lost-wax casting

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lost-wax casting:

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[Fr.,=lost wax], sculptural process of metal casting that may be used for hollow and solid casting. The sculptor makes a model in plaster or clay that is then coated with wax. This model is then covered with a perforated plaster or clay mold.
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References in periodicals archive ?
The lost-wax casting process dates back to ancient Greece, and involves many steps, beginning with creating a mold from wax and pouring molten silver into the mold.
Paolozzi began using the technique of lost-wax casting for his bronze sculptures, whereby a negative form was made by pushing objects into clay, and the wax sheets produced from this impression were then manipulated before being cast in bronze.
As in lost-wax casting, a technique that has been used to make sculptures for thousands of years, the team's approach allowed for the mold and vascular template to be removed once the cells were added and formed a solid tissue enveloping the filaments.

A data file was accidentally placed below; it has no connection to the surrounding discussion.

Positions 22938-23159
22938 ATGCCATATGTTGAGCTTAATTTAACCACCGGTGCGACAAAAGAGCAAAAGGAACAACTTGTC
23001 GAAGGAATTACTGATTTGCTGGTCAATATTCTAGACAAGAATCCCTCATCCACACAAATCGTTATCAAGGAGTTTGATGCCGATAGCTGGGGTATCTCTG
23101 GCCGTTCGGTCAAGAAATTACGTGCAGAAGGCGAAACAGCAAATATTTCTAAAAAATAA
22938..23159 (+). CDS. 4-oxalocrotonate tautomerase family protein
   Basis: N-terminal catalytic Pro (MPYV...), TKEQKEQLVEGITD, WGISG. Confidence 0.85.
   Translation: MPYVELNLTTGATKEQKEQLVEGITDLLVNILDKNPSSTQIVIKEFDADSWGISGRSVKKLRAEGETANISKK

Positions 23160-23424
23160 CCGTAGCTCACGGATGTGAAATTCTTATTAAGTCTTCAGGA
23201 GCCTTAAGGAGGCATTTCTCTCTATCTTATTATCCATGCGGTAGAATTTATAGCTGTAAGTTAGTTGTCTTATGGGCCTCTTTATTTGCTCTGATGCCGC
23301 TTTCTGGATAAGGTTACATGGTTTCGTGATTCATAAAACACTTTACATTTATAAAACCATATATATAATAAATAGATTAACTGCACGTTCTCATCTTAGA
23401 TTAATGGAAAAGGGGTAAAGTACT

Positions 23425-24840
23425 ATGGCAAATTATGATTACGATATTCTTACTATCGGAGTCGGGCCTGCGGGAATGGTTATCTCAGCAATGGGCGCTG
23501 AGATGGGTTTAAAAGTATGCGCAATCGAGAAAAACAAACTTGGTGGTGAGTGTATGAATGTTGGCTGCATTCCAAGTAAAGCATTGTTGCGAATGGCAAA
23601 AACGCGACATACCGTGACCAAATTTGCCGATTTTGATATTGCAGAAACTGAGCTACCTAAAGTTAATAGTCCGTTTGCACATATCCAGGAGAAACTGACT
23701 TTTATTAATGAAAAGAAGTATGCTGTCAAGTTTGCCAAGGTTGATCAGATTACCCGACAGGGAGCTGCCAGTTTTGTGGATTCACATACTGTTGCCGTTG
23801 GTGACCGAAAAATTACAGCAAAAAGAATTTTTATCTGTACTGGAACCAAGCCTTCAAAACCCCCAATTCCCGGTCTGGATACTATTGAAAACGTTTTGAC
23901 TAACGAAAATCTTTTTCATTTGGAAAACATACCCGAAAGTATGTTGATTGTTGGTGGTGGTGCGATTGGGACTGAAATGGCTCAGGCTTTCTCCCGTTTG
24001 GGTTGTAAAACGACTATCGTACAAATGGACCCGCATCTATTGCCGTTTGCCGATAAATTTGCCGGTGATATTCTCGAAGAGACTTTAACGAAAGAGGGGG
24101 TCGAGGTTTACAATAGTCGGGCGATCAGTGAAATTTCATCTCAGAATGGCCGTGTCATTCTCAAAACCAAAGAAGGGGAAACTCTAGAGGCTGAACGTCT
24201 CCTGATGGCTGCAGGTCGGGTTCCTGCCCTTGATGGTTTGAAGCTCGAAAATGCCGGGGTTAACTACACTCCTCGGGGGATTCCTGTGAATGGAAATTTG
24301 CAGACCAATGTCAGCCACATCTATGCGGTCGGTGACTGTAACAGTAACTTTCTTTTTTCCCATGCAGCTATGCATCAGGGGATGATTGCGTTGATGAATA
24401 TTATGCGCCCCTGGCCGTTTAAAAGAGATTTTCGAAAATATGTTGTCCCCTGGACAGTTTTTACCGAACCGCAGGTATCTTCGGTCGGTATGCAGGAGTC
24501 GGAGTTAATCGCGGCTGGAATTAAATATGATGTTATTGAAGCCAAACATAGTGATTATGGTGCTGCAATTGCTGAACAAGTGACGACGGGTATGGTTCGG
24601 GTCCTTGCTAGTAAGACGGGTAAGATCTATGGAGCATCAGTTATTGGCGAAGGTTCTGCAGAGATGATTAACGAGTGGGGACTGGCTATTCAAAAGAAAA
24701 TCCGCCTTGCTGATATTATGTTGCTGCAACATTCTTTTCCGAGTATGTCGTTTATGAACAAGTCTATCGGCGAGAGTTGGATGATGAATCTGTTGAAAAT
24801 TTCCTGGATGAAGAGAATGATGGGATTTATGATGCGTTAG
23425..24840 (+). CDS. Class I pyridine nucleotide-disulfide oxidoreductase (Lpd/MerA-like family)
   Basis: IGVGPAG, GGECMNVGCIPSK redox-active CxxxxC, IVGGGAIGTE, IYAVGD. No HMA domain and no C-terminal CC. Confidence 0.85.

Both of these viewpoints remain in the forefront as the company moves into the 42,000-square-foot, multimillion-dollar expansion of its Milford headquarters, where intricate metal parts for jet engines are made using modern variations of the ancient method of lost-wax casting.
Prior to coming to the UK, Mr Nkosi had only made jewellery by hand, but thanks to the Vyse Street company he has access to the latest jewellery production technologies, including computer-aided design, rapid prototyping and sophisticated lost-wax casting.
Genuine works of art, the initial crystal flacons were made piece by piece -- every "bust-stopper", made by lost-wax casting, was a unique piece requiring a kind of know-how that is virtually unobtainable.
The murals were created by local sculptor Joan Benefiel and fabricated by Brooklyn's Excalibur Bronze using the ancient technique of lost-wax casting.
But Fecteau is not compelled by elaborate lost-wax casting techniques; instead he uses simple means, building up these recent works with paper, glue, and gesso.
If you refer back to the February and March "Into the Fire" columns that detail the lost-wax casting process, you'll have a better understanding of what is required to have an original sculpture transformed into bronze.
Kichler presents this grand Sebastian scrolled iron chandelier made with the lost-wax casting technique, and featuring hand-stenciled filigree ornamentation on each glass shade.
The main advantage of lost-wax casting is extremely high quality of casting surface, which allows producing near-net-shape work-pieces practically without allowance for rough machining (Fig.
Both Bielka and Reubel use a more complicated process called lost-wax casting, which dates back to ancient Egypt.